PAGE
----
Tuesday, November 08, 2022

Lighting the Biggest Candle: Russia's Moon Rocket

 The Soviet Moon Rocket: Lighting the Biggest Candle Ever

The Soviets had their plans for the moon, too. Their spacecraft, showing the traditional Russian preference for proven technology, was a modification of their orbital Soyuz spacecraft, and the same heritage is visible in the lander. Only two cosmonauts would make the trip, and lander only carried one, but from a prestige viewpoint this didn't matter. After Apollo 11, this hardware was basically stuffed in a bunker and no longer spoken of. The Soviets claimed they'd never been in a race for the moon, and even such knowledgeable people as Walter Cronkite believed them.

U.S. intelligence, of course, knew better, and they knew why the race became hopeless for the USSR: the N1. The N1 was the equivalent of the Saturn V, a booster that could carry an entire lunar mission on one launch. It was the bottleneck for lunar ambitions.

N1 mockup on the pad in 1967 (NASA)

Unlike the spacecraft, the N1 was like nothing the USSR had ever built.  The Soviets were superb at building reliable medium-lift rockets in quantity, but every stage of the N1 was new. It suffered from a problem that had always plagued Soviet launchers: the metallurgy and skill to build giant engines like the Saturn V's R-1 was still beyond them.  So they did what they knew how to do by clustering engines.

The first stage of the N1 had a stunning 30 engines on it. Unlike SpaceX rockets, which deliberately use this approach to hold costs down by mass-producing reliable engines, the Soviets didn't have a choice, and, with 1960s technology, tried to make it work. 

The Soviet human spaceflight program started late on the N1, in October 1965. Only three months later, Sergei Korolev died. Like a combination of Wernher von Braun and James Webb, Chief Designer Korolev was the organizational and technical genius who made the human spaceflight program work.  Without him, individual design bureaus and leaders squabbled over titles and responsibilities and, of course, budgets. His successor, Valery Mishin, was not up to the job: the program's highly capable key engineers, Valentin Glushko and Mikhail Tikhonov, could do only what the fractured command structure permitted. This exacerbated an already challenging effort.

Designers opted for a new engine, the NK-15 (whose creation bypassed the experienced engine maven, Glushko), with 24 in a ring and six in the center. The plumbing and control systems were nightmares. The first stage was never fired in a test like the recent Green Run of the SLS. Only the individual engines were tested.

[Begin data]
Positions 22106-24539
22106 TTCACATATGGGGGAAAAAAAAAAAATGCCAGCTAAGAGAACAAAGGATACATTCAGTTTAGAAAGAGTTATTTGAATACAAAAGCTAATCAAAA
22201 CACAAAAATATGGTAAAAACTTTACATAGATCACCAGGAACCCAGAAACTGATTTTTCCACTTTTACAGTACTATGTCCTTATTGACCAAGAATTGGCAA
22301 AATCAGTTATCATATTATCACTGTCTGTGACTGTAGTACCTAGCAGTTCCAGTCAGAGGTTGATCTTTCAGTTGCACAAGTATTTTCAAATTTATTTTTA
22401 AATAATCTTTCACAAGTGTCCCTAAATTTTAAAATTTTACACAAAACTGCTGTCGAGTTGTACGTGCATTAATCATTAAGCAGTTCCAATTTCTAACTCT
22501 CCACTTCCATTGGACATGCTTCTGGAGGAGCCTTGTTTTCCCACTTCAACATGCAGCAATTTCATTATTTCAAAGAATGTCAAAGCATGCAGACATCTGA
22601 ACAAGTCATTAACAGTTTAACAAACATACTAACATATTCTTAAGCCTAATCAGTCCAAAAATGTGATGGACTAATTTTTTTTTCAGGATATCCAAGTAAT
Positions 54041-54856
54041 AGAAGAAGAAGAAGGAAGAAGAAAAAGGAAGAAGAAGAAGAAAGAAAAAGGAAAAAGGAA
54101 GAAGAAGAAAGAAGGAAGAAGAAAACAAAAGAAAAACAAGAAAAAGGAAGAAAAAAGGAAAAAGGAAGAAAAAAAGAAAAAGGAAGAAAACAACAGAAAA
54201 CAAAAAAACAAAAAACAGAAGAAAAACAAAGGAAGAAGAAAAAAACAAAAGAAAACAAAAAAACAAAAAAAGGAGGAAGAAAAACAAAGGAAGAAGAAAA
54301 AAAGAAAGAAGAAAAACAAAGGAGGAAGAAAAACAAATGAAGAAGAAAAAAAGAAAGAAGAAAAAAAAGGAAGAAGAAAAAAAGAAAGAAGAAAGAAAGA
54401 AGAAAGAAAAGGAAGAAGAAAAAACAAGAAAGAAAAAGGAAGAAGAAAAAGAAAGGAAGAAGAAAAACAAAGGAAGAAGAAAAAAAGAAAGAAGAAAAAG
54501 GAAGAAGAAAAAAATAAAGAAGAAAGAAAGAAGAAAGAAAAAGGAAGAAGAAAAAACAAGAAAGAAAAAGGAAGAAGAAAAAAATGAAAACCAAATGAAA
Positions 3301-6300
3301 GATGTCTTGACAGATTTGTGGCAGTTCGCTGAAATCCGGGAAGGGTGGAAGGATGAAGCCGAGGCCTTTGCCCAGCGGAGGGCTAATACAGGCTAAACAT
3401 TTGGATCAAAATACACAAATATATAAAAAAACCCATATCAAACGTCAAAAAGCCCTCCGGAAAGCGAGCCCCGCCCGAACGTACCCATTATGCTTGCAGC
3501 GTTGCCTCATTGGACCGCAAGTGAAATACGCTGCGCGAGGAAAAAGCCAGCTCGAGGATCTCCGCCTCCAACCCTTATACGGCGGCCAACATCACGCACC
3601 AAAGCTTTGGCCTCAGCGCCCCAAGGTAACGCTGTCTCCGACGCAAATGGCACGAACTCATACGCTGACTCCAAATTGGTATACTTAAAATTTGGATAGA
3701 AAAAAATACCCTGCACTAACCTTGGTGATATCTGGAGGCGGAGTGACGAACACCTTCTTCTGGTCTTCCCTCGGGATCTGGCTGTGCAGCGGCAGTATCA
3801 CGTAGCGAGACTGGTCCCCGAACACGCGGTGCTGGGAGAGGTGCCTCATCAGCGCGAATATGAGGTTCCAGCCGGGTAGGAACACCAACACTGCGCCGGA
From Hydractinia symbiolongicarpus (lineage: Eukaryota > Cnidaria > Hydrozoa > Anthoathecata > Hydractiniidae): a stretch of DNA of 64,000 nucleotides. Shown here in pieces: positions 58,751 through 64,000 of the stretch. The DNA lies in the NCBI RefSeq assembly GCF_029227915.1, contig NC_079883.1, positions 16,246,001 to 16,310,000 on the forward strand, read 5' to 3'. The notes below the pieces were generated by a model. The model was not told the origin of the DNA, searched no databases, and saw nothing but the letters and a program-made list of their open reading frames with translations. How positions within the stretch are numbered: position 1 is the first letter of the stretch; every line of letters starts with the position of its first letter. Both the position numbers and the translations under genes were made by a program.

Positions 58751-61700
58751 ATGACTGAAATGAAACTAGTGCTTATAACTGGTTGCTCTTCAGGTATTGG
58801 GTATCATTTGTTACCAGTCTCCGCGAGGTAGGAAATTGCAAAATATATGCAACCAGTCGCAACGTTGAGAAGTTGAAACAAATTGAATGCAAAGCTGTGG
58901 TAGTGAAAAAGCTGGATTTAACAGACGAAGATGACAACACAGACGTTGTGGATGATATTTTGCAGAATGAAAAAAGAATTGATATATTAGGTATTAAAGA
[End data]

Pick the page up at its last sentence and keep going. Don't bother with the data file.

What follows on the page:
This was a fatal decision. Thirty engines running in a huge structure moving in three dimensions at high speed created torques, vibrations, fluid dynamics, and other forces engineers could only make rough estimates of, and many they had not even guessed at. There were four test launches: two in 1969, one in 1971, and one in 1972, when the rocket's reason for existence was no longer clear. All failed in first-stage flight.

The remaining booster hardware was broken up. Some of the knowledge and technology went into the Energia booster, which itself had only a few flights. The greatest rocket-building effort by the nation that led in space for years produced, in the end, little of importance.

Monday, November 07, 2022

Kingdom of the Ants

 Ants are amazing. They have a division of labor. They have armies and make war. They raise food. They hold slaves. And they build, Thier underground cities are impressive. But nothing like this.

This leafcutter nest in Brazil required removal of 40 tons of dirt. Tons. By ants. Millions of them. The excavation area, once scientists had poured cement into the abandoned nest and let it harden, covered 500 square feet and went down 26 feet. The city had ventilations, "gardens" for growing edible fungus on collected leaves, garbage dumps, and, of course, a royal chamber. 

The city, excavated. Realize these are humans walking around in a city built by ants (YouTube, educational use claimed) 

My favorite bit in this article is biologist Joe Parker's explanation of whether and how the ants know what they're doing: a "behavioral algorithm." He says, "That algorithm does not exist within a single ant. It's this emergent colony behavior of all these workers acting like a superorganism. How that behavioral program is spread across the tiny brains of all these ants is a wonder of the natural world we have no explanation for."